Modern cruise ships tower over traditional Venice, Italy. meunierd / shutterstock
Italy plans to cut back on the number of visitors allowed into Cinque Terre, a particularly picturesque section of its north-western coast. Around 2.5m tourists visited the area in 2015; this year, numbers will be limited to 1.5m. Such a drastic move raises questions about the impacts and benefits of mass tourism – and particularly cruise ships.
This region of the Italian Riviera, characterised by its charming seaside villages set against rugged terrain, was once difficult to access and off the beaten path of mass tourism. Cruises helped change all that.
These ships began docking in the nearby port of La Spezia just a couple of decades ago, and several now arrive every week. This brought immediate economic benefits to the region. However, as the numbers of tourists have grown each year, the strain on local infrastructures has become too much to bear. Last year, nearly 650,000 of those Cinque Terre tourists came from cruise ships.
These are small villages in precarious locations and therefore lack the necessary water, sewerage, electrical, and transportation services to accommodate such a rise in demand. While there are a few public toilets in Cinque Terre, these are not enough – and residents now report tourists using footpaths and even private gardens to relieve themselves.
Everyday life among tourists
None of this is new. Venice should already have provided a warning of the damage wrought by too many cruise ships. More than half of the historic city’s population has left since 1980, when its popularity as tourist destination skyrocketed, and fewer than 58,000 people live in the city today. Their numbers are dwarfed by the 100,000 or more tourists per day during the peak summer season, up to 30,000 of whom are on a cruise.
Most major ocean liners hold 3,000 or more passengers. These large ships allow the number of visitors to the city to exceed its physical capacity, as determined by hotel rooms. This makes everyday life cumbersome. Strolling tourists clutter the footpaths, pausing to take photographs. There are lengthy queues for water taxis, the rates of which have risen because of demand. This is reflective of prices throughout the city.
Within the city, tourism is prioritised because of the money it brings in. Property prices continue to rise and residents find it difficult to afford housing in the city. Market stands are steadily closing down as they cannot compete for space in the campi with cafés and pubs, let alone the souvenir shops bursting with Venetian masks. Basic services for life in the city are diminishing.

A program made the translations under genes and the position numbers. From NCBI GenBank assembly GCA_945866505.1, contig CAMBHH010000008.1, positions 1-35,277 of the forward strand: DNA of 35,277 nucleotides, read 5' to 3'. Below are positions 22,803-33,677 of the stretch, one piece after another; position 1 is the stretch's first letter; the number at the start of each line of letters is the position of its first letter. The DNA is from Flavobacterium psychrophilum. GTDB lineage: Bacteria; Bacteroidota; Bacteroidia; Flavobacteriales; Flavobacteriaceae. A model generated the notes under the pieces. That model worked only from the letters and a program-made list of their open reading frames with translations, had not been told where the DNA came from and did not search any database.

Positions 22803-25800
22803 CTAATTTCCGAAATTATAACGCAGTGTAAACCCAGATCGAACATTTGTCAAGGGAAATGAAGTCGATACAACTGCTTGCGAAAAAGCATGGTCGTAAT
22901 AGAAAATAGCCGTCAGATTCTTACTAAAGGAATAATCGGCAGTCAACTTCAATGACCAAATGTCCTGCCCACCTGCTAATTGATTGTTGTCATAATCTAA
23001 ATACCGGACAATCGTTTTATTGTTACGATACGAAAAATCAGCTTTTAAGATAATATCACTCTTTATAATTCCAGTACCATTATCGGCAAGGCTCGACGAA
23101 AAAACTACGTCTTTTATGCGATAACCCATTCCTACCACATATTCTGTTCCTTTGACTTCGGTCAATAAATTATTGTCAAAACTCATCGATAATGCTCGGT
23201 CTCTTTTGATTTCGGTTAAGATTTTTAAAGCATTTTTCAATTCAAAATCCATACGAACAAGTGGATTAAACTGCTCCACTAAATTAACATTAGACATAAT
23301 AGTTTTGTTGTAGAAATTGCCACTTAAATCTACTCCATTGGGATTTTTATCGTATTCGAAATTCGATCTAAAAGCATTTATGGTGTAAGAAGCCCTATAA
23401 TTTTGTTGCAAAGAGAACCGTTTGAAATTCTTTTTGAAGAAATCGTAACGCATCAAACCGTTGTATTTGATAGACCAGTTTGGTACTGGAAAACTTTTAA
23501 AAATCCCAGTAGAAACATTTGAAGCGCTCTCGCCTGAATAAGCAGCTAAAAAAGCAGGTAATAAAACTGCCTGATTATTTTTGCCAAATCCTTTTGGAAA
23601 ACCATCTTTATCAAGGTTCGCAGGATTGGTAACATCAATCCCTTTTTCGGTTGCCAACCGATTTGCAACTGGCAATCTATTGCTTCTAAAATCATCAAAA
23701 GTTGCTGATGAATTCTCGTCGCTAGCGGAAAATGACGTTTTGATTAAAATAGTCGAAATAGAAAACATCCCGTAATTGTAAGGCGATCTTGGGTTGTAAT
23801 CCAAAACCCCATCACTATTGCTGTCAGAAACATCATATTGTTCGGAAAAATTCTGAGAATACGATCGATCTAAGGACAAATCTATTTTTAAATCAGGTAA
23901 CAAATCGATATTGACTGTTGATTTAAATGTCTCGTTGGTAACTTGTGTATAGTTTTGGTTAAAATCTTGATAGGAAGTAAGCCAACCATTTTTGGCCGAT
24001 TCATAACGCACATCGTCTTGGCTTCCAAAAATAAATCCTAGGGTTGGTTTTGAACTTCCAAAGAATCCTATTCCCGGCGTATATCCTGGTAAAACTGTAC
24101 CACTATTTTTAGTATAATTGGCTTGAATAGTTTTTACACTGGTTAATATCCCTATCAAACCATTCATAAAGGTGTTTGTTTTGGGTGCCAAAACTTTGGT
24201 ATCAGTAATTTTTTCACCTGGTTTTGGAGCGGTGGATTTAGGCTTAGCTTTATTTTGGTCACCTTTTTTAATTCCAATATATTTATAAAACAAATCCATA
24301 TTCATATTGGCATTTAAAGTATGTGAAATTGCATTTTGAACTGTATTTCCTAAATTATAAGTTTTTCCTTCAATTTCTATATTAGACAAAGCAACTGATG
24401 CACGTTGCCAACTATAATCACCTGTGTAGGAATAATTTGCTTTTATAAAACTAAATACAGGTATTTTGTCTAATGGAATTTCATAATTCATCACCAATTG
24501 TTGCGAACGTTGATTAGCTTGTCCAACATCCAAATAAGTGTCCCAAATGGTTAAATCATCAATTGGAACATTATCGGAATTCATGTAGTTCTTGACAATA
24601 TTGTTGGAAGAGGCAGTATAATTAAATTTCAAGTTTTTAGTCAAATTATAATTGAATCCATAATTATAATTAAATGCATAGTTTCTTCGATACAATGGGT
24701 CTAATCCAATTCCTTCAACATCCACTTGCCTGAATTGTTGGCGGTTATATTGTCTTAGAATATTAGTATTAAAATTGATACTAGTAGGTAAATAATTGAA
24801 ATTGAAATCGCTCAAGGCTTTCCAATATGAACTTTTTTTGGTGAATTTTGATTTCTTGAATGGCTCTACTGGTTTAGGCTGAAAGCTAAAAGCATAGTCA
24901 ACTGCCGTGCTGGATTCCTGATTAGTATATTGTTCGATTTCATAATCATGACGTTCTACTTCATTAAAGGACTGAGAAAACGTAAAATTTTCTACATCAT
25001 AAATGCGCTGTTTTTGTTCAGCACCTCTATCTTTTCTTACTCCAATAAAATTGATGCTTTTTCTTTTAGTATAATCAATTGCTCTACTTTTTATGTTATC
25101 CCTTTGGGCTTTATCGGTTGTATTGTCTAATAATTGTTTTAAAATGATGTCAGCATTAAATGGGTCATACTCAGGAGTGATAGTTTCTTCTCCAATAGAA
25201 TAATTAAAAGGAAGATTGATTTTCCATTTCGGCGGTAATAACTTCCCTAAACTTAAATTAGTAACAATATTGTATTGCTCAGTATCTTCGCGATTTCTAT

Ocean life also pays the price
Each year cruise ships dump about 1 billion gallons of waste into the sea. They’re supposed to eject it into the deep ocean, however sometimes they dump closer to shore, presenting serious health risks.
When the Costa Concordia struck ground off of Italy’s coast in January 2012, the disaster once again shed light on the ecological damage cruise ships can cause. After human-rescue efforts were exhausted, marine biologists, fearing toxins (such as petrolchemicals and human waste) would enter the water, worked quickly to move coral and sponge species to safer areas nearby. In particular, about 200 giant fan mussels were manually relocated.
The waters and fragile coral reefs around Caribbean islands can be particularly affected by big cruise ships. Coral reefs are a crucial tourism attraction, and an essential part of their marine ecosystem, but two-thirds of the region’s coral is threatened by human activity.
In one incident last December, the Zenith, a 12-deck vessel carrying more than 1,800 passengers dropped anchor near the Grand Cayman’s coral reef and destroyed large chunks of it as the anchor and its chain dragged across the ocean floor. While there are regulations against damaging the Cayman’s coral reef, the ship was inside the anchorage area. Thus, there remains no compensation for the damage, just a public statement of grievance about the incident.
Some places have even deliberately demolished their coral reefs. Falmouth, on Jamaica’s north coast, has dredged its port to clear the way for the very largest ships, such as Royal Caribbean’s 6,000-passenger Allure of the Seas and the Oasis of the Seas. While trade journal Port Technology assures that care was taken and modules installed to help rebuild coral elsewhere, environmentalists say the project destroyed 35m cubic feet of coral reef and two square miles of mangroves.
Sustainable cruise shipping?
Cruise ships aren’t all bad, of course. They are a part of the mass tourism trend that has democratised travel and opened up activities which were once reserved for the wealthy. Cruises provide a way for millions of people to go abroad and experience different cultures. This is not without merit.
But the industry’s tremendous growth is rapidly degrading its destinations – the very products it promises. Its continued financial success is based on the sustainability of these destinations. If the cruise industry does not see this as enough reason to impose regulations, then the international community has a responsibility to step in, both for the people who live in destinations that depend on tourism and for ourselves as tourists who want there to be a world to see well into the future.